Newly re-elected Democrat Austin City Councilmember Alison Alter is facing pushback following an email exchange with the city’s police chief over the recent events that occurred on January 6 in Washington D.C.
In an email to Police Chief Brian Manley last week, Alter asked him to “proactively investigate” whether APD officers were involved in the D.C. events (which Alter hyperbolically termed an “insurrection”), even though nobody has accused any APD officers of being within a thousand miles of the U.S. Capitol.
Chief Manley replied there was no evidence of officer participation and that sort of “proactive” virtue signaling would divert resources from investigations of actual officer misconduct.
But Alter was undeterred, saying, “As an educator and as a parent, it has been my experience that you look for teachable moments to encourage desired behavior and that repetition helps lessons sink in.”
As law enforcement advocate Dennis Farris explained on Twitter:
1/3 I’l start out by saying @ALTERforATX owes every employee of APD both sworn and civilian an apology. Your obvious bias towards the police department is outrageous and unbecoming a member of the ATX city council. Also there is this little legal document called the city charter.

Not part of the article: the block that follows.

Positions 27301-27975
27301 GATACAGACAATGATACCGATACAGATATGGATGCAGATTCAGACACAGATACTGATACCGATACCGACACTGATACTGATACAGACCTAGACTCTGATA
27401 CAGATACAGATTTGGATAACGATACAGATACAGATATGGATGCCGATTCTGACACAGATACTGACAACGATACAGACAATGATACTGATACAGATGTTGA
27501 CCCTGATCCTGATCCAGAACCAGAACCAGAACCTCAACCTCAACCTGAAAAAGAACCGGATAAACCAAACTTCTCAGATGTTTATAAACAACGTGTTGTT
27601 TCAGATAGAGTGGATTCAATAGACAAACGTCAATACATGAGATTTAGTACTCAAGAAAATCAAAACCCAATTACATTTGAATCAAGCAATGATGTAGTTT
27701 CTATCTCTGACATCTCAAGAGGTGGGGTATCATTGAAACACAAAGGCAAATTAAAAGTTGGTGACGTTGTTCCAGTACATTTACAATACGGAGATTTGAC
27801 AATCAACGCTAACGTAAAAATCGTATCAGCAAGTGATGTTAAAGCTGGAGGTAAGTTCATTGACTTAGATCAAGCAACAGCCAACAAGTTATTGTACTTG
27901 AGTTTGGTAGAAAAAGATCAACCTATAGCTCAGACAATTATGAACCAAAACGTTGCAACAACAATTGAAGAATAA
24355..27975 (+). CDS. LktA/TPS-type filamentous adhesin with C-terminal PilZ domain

— Dennis Farris (@Farris_actual) January 16, 2021
Farris continued on his Twitter thread and claimed Alter’s email and phone calls violated the city charter’s policy of impartiality.
“By singling out just APD, you violated that policy also. If an employee of APD had done that, you would be demanding they be disciplined. So what should happen to you for violating the charter and city policy?” He concluded, “Just another example [of] ‘Do as I say not as I Do’ #Hypocrite.”
No other city department was asked to provide similar information.
Alter’s move comes on the heels of an intense year that saw the all-Democrat city council cut the police budget by one-third amid rising violent crime rates.
Austinites concerned about Alter singling out the police department can contact her office at (512) 978-2110.